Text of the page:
Gary Vaynerchuk, a self educated new media, social media and wine expert has established quite a following online. He’s also making a decent living from his efforts. If he were in old media, he would have needed the obligatory “proper education” and would have spent years spent waiting his turn to take the lead.
If you wanted to improve broadband access in Washington DC, how would you go about it? In the case of the NTIA (a the bureaucratic body responsible for dispersing internet stimulus money), you order a very expensive map and build nothing.
The Department of Commerce’s National Telecommunications and Information Administration (NTIA) awarded more than $6 million in grants to fund broadband mapping and planning projects, including $1.5 million for the District of Columbia, on Oct. 26.
The states of New York and Arkansas also received grants from NTIA.
The grants— awarded under NTIA’s State Broadband Data and Development Grant Program and funded by the American Recovery and Reinvestment Act — are meant to increase access to broadband communications networks through better data collection and planning.
The three new awards follow four other grants, totaling more than $6.8 million, issued under the data and development program on Oct. 5. Recipients then included California, Indiana, North Carolina, and Vermont.
NTIA expects to continue grant notifications through the fall.
“NTIA will continue to provide guidance to applicants where necessary to help them improve their proposed projects, so that all states and territories can soon participate in this initiative,” said NTIA Administrator Lawrence Strickling.
A $1.5 million broadband map of a dense urban area? This is ridiculous. I dare say that there is not a single address in Washington DC that would not have at least some level of DSL service available if the resident wants to order it. If NTIA must have an address by address map, how about putting a project on Amazon’s Mechanical Turk to verify DSL availability via the web for a penny or two each. Just have them go to the local providers web site and key in each address. That might take $10,000 tops. You could deploy a bunch of broadband somewhere it isn’t with the remaining $1.499 million. Or better yet, you could use that money to retire a big chunk of the ballooning debt that is taking available credit away from industry. After all it’s private industry that actually builds broadband.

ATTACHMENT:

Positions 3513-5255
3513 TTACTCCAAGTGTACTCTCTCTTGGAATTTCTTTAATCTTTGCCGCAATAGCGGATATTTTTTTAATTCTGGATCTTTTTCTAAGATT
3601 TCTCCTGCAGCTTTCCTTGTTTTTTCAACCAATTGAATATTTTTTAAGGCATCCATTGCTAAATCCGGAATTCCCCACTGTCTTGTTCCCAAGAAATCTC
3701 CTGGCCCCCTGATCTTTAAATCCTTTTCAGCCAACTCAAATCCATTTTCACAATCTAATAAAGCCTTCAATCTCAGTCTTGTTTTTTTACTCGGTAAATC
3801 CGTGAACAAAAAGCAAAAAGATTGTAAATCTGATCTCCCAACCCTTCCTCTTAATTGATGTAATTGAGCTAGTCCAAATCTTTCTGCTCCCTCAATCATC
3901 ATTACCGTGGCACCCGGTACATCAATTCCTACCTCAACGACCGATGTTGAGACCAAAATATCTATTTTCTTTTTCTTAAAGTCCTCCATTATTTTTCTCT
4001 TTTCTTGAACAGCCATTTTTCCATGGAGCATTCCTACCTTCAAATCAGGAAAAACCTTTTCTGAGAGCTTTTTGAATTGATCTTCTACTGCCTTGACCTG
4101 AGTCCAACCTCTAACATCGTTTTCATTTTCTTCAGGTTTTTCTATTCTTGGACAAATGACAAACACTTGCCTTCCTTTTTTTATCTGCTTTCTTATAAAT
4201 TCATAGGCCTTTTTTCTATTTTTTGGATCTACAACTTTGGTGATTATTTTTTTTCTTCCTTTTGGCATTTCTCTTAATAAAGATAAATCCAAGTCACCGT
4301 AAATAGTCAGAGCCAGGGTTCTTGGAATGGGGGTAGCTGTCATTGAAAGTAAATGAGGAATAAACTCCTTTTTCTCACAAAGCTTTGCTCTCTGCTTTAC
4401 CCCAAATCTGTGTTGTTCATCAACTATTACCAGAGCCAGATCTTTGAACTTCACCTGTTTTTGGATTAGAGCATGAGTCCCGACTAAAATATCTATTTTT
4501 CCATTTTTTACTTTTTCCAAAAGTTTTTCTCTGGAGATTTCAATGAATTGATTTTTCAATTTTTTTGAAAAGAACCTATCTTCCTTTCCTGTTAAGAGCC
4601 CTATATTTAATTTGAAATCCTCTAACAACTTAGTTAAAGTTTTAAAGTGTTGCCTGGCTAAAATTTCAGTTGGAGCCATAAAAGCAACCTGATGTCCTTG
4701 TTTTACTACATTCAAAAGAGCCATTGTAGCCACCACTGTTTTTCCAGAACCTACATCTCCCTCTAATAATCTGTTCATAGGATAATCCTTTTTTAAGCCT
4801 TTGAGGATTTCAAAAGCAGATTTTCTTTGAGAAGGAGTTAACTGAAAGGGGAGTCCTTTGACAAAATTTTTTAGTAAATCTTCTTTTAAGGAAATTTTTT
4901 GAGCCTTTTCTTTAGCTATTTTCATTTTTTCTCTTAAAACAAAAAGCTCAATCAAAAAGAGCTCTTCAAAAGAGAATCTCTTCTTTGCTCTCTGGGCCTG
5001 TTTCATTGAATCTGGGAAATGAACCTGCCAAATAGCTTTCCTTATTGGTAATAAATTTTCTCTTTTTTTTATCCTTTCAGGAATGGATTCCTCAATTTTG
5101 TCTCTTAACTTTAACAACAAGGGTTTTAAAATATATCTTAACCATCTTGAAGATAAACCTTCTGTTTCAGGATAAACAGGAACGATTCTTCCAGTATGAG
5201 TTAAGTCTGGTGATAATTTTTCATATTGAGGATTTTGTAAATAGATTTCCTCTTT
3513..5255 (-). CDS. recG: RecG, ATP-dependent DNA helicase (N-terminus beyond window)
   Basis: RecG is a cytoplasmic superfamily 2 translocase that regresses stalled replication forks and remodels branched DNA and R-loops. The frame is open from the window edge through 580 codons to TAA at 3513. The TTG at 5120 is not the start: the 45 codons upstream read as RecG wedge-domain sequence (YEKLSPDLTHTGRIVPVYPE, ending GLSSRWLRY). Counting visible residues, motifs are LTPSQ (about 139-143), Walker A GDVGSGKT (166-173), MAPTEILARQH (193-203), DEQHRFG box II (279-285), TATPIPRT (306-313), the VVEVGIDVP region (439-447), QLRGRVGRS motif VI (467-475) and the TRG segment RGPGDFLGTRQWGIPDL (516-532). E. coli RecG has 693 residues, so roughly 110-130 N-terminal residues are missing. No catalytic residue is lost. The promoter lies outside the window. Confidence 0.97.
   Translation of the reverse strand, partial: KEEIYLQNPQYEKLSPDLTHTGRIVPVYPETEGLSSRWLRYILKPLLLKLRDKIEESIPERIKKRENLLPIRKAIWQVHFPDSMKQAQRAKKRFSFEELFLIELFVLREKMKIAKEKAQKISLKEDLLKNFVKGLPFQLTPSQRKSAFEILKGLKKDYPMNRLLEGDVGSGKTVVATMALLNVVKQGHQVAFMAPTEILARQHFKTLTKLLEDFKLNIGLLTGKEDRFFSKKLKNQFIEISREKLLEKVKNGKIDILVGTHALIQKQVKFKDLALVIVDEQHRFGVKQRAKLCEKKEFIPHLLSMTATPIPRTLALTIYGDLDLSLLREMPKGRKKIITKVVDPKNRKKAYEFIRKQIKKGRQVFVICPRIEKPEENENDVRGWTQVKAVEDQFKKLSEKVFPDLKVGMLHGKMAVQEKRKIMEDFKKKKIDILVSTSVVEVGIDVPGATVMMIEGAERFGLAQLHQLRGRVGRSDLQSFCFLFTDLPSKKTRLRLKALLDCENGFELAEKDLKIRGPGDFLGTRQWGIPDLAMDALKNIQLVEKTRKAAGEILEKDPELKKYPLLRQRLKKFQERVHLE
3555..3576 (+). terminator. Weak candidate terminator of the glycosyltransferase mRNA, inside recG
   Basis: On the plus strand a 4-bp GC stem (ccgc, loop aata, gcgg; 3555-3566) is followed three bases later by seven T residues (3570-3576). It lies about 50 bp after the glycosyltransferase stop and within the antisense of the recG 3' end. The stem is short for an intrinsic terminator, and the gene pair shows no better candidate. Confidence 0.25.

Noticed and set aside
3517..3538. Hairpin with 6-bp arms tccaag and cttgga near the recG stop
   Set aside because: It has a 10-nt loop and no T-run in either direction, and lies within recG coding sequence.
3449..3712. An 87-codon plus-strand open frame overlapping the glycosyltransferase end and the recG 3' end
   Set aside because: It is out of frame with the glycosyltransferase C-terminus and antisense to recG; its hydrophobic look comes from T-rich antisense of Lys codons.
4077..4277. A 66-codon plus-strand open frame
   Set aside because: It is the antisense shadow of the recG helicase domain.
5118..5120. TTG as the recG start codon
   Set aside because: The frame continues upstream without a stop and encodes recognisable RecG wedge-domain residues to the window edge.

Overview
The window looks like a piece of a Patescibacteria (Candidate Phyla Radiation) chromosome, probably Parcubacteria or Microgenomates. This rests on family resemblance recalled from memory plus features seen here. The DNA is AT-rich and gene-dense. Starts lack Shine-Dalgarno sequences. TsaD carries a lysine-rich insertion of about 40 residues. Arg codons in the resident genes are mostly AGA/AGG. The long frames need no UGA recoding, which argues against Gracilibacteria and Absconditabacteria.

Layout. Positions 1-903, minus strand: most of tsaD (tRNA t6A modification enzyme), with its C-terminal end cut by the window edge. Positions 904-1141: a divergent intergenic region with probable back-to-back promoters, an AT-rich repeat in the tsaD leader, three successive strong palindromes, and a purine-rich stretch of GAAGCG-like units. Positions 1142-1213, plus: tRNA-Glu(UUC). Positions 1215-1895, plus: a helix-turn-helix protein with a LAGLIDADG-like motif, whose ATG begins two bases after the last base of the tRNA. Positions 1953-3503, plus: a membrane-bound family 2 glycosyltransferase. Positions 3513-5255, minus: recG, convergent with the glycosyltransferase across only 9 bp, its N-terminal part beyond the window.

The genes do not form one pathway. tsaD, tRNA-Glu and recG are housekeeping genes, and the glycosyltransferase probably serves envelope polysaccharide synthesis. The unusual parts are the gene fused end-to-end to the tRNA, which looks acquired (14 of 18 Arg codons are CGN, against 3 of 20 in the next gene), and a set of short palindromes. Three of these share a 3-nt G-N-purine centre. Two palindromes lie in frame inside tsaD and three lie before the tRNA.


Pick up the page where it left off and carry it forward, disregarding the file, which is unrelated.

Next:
I keep reading that WiMax is a fringe technology that will surely die in the shadow of LTE. Apparently, US mobile WiMax carrier Clearwire isn’t listening. While the big, authoritative talk coming from the LTE camp’s minions in the blogosphere make it sound like Clearwire’s technology does not work, there are plenty of users whose experience indicate otherwise. In fact, if you compare raw carrying capacity, Clearwire curently has the rights to a much broader swath of spectrum than any of its LTE based competitors. That means if a speed race evolves in the wireless space, Clearwire should be the winner. Then there’s the technology itself. While LTE is in the testing phase the current version of WiMax is mature. In fact, by the time LTE is out of the test phase, second generation WiMax could be on its way. Plus, if you want 4G service today, WiMax is the only game in town. I’m not putting down, LTE. When it’s actually ready, I’ll give it an equally objective review.
With the new service Chicago and Dallas Fort Worth DSL and cable users will have a new competitive option to existing service. It will be interesting to see if a third option for those users is enough to start a price war. In the mobile space, this new pipe is a game changer. Initially, users will find themselves limited to access via traditional laptops, netbooks and a very pricey new hand held device. In 2010, we’ll see new mobile devices entering the market that will signal the end of traditional cell service by enabling enabling VoIP as a feature on any device rather than the primary function.
For the Third Pipe readers that are lucky enough to be in Clearwire’s coverage area, our new sponsor Tucanae Services is accepting reservations for Clearwire service to be activated after November 1. Look for Tucanae’s ad here after the launch date.